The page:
If you listen to the buzzwords being tossed around by our various politicians these days, you could almost believe they have the same goal in mind. But reading between the lines, our federal and provincial governments couldn't be further apart in what they hope to achieve.
Just a day into her new position as federal Infrastructure Minister, Liberal MP Catherine McKenna told CTV's Question Period Sunday that she wants to get things done. It's the same line our own Premier Jason Kenney has used here in Alberta ever since he began campaigning for the UCP prior to the recent provincial election: "Get 'er done," he proclaimed in many a speech to supporters.
And so it seems everyone wants to get infrastructure built. Everyone wants to improve the lives of Albertans (and Canadians in general). Everyone wants to see us prosper.
Why, then, is it still so hard to get a straight answer out of the feds on their support for pipelines?
Canadians returned the Liberals to power last month, but with a minority government – an expression of the displeasure our country is feeling with Trudeau's leadership. Nowhere was that displeasure clearer than in the Prairies, which became a bastion of Conservative support, a solid sheet of blue. The few Liberal MPs we had in Alberta lost their seats. It was a signal that's still blaring loud and clear: Alberta's residents want change and they want to be listened to.
Minority governance is a tenuous position for any party to be in, requiring the support of another party to succeed. As Trudeau's throne speech approaches, our country's leader is no doubt doing some soul-searching on how to bring together a divided country, or at the very least, how to hang onto his position as Prime Minister.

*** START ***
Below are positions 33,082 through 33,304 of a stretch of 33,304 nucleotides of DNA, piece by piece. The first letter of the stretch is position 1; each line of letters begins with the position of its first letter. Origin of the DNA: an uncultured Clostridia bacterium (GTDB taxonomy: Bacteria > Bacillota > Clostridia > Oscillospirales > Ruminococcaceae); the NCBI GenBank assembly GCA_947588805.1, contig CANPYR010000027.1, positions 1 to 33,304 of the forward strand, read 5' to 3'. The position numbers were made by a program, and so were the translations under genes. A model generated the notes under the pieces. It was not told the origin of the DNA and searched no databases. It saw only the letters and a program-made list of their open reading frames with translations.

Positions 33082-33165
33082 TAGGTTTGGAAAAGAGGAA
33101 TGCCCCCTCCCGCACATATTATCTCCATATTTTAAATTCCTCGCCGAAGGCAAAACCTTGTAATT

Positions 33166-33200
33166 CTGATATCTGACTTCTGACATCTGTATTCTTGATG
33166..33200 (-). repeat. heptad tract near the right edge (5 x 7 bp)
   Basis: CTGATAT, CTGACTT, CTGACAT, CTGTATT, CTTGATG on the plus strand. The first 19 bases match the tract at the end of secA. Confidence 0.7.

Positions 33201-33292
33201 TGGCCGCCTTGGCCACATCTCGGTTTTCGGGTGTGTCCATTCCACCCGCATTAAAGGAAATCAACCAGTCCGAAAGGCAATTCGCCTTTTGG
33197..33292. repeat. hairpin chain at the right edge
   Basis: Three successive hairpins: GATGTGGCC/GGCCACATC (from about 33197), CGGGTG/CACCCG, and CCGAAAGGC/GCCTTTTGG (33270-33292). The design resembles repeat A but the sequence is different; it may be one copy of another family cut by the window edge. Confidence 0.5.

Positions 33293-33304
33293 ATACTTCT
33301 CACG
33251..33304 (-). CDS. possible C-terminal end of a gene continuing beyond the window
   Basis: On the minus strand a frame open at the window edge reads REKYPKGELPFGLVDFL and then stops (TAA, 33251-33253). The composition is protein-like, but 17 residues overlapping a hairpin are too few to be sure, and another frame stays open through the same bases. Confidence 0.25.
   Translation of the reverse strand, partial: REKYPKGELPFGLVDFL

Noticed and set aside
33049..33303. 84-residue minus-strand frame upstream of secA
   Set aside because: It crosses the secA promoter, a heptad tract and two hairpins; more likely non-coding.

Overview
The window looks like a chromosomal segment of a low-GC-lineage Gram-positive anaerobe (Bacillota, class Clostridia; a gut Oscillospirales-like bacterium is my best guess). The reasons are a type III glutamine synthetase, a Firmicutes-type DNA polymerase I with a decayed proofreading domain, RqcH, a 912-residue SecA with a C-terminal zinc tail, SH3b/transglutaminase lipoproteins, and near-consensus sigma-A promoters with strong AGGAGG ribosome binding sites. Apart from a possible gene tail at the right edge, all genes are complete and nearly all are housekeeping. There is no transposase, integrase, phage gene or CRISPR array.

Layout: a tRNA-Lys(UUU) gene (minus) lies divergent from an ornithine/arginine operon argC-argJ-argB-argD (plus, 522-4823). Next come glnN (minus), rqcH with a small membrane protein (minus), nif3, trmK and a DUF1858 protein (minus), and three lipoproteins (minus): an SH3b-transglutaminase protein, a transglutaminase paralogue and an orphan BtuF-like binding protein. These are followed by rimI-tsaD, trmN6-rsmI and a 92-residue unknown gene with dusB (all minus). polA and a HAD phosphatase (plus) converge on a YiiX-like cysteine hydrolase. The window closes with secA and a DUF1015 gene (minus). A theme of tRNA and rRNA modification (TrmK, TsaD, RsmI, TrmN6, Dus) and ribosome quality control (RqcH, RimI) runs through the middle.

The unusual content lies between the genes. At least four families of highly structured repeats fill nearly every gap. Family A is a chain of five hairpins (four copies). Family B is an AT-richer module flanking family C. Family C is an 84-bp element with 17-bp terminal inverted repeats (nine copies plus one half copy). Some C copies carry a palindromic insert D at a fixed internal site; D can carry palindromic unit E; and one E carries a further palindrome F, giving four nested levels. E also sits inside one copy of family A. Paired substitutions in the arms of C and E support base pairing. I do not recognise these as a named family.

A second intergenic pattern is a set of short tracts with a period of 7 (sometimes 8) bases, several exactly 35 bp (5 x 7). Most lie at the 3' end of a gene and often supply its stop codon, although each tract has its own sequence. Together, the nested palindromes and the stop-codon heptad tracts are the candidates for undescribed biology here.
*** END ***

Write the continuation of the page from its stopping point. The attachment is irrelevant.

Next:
The question this throne speech will answer is what lesson the Liberals took away from the federal election. If they believe they can stay the course and continue in the direction they were taking prior to the vote, they may find themselves capsized by the fickle storm of public opinion. Short of a pledge to push through pipelines and repeal bills like C-69 and C-48, it's unlikely the Liberals will pull much Conservative support, and McKenna made it clear reopening the debate on C-69 is not on the table. She pledged Trans Mountain would be built but dodged questions on whether the federal government would be open to using its constitutional powers to ensure that happens, if the project remains tangled up in the courts.
If the Liberals hope to succeed, this throne speech will need to have more forethought and consideration for Alberta than the government has shown thus far. Unfortunately, McKenna's comments have us prepared to hear more of the same. From the look of it, the Liberal version of "Get 'er done" means once again nothing will get done for Alberta.